Afghans in Victoria fear for family back home as Taliban gains more ground in Afghanistan

Afghans in Victoria fear for family back home as Taliban gains more ground in Afghanistan
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The fight for power in Afghanistan continues.

Within days, the Taliban claims to have seized control of 12 cities in the country, including Kandahar and Herat, the country’s second- and third-largest cities after Kabul — this just weeks before the U.S. is set to completely withdraw from the country.

Members of the local Afghan community said it’s heartbreaking to watch the news unfold back home and that more needs to be done to stop the Taliban’s attempt at a return to power.

“It’s terrifying knowing that 20 years later, we’re back to the same thing. History is repeating itself,” said Nargis Kiewiet, an Afghan-Canadian Victoria resident.

“Watching my family, my friends, my grandparents, my aunts, uncles, they all live back home. And watching them go through the same war, endure the same war all over again … it’s heartbreaking. And at the same time, you have the survivor’s guilt. Like, why did I survive? What did I do to deserve this life?” she added.

Her family in Afghanistan is actively fleeing and hiding from the Taliban, fearing for their safety and life.

“Every morning, I wake up, I look at my phone terrified if I’m going to have some bad news,” said Kiewiet.

Despite escaping the Taliban regime decades ago, she and her friend say they’re still left traumatized.

“We do feel a sense of guilt in being here and having the privilege that we have and all the trauma that we sustained and the tragedies that we witnessed 20 years ago,” said Morsal Niazi, another Afghan-Canadian living in Victoria.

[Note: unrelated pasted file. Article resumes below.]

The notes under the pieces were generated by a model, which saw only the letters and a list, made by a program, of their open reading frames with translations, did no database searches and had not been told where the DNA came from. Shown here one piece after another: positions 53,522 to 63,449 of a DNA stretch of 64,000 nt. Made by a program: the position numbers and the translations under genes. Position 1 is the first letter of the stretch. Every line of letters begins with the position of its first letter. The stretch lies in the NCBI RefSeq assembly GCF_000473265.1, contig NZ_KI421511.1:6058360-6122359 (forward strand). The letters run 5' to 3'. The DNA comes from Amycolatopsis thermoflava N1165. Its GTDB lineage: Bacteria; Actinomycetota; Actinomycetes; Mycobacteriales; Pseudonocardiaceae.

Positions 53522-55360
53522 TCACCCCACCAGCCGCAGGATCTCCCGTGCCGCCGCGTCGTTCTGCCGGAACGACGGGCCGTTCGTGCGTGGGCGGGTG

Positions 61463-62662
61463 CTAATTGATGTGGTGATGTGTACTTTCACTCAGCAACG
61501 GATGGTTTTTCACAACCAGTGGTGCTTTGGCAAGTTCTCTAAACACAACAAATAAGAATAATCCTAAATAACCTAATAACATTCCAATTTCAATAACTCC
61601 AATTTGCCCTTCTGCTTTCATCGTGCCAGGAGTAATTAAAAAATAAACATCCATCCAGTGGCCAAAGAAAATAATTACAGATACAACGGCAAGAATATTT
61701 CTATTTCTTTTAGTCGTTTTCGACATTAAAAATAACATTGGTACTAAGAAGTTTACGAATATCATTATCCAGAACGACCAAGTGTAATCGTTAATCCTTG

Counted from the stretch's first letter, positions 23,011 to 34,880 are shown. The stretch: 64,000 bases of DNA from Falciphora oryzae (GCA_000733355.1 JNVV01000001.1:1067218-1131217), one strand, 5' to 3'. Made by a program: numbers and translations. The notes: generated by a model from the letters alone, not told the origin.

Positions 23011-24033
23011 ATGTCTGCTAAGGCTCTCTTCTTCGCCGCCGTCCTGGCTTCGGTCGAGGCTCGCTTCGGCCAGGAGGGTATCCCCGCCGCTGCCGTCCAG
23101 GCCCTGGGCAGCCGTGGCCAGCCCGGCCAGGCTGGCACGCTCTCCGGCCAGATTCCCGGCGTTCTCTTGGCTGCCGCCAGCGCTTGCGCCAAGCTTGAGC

Others in the Afghan diaspora, including Abdul Rahim Ahmad Parwani, are calling on international intervention.

“We really expect more from governments to not leave alone Afghan people in this very critical and very serious situation that has been brought by the Taliban and their neighbouring country supporters to the Afghan people. I think it’s an ethical obligation [for] countries and the international community to be with Afghan people,” he said.

Parwani is an online library content manager for Darakht-e Danesh, an e-Library that provides educational resources in Afghan languages.

He fears all the progress the country’s made over the years, including its education system, will be lost if the Taliban aren’t stopped.

“In one night, we are losing everything. We are going back to the dark ages,” he said. “It’s really hard [for] not only me, but all Afghans around the world.”

Lauryn Oates of Canadian Women for Women in Afghanistan agrees, saying the international community isn’t recognizing how serious of an issue it is.

“My fear is that the political will is not there. We’re so quick to say ‘we can’t.’ We’re so quick to say, ‘those people are so different from us.’ And we don’t see ourselves in them. And so, what I want to say is that they’re the same as us,” she said.

“They have the same hopes and dreams and they have just as much weight as our own hopes and dreams. And so, we should do everything in our power to intervene and to put pressure on those who can take action to take action,” she continued.

Oates also said the Taliban must be held accountable for the human rights abuses the group commits and urges international sanctions to be imposed on the Taliban.

“The other thing that’s really important is to look at the role of Pakistan in the conflict and its backhanded support,” she said.

Protests are being organized across Canada calling on the end to the war and violence in Afghanistan, including one in Vancouver this Saturday.

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Tahmina AzizTahmina Aziz

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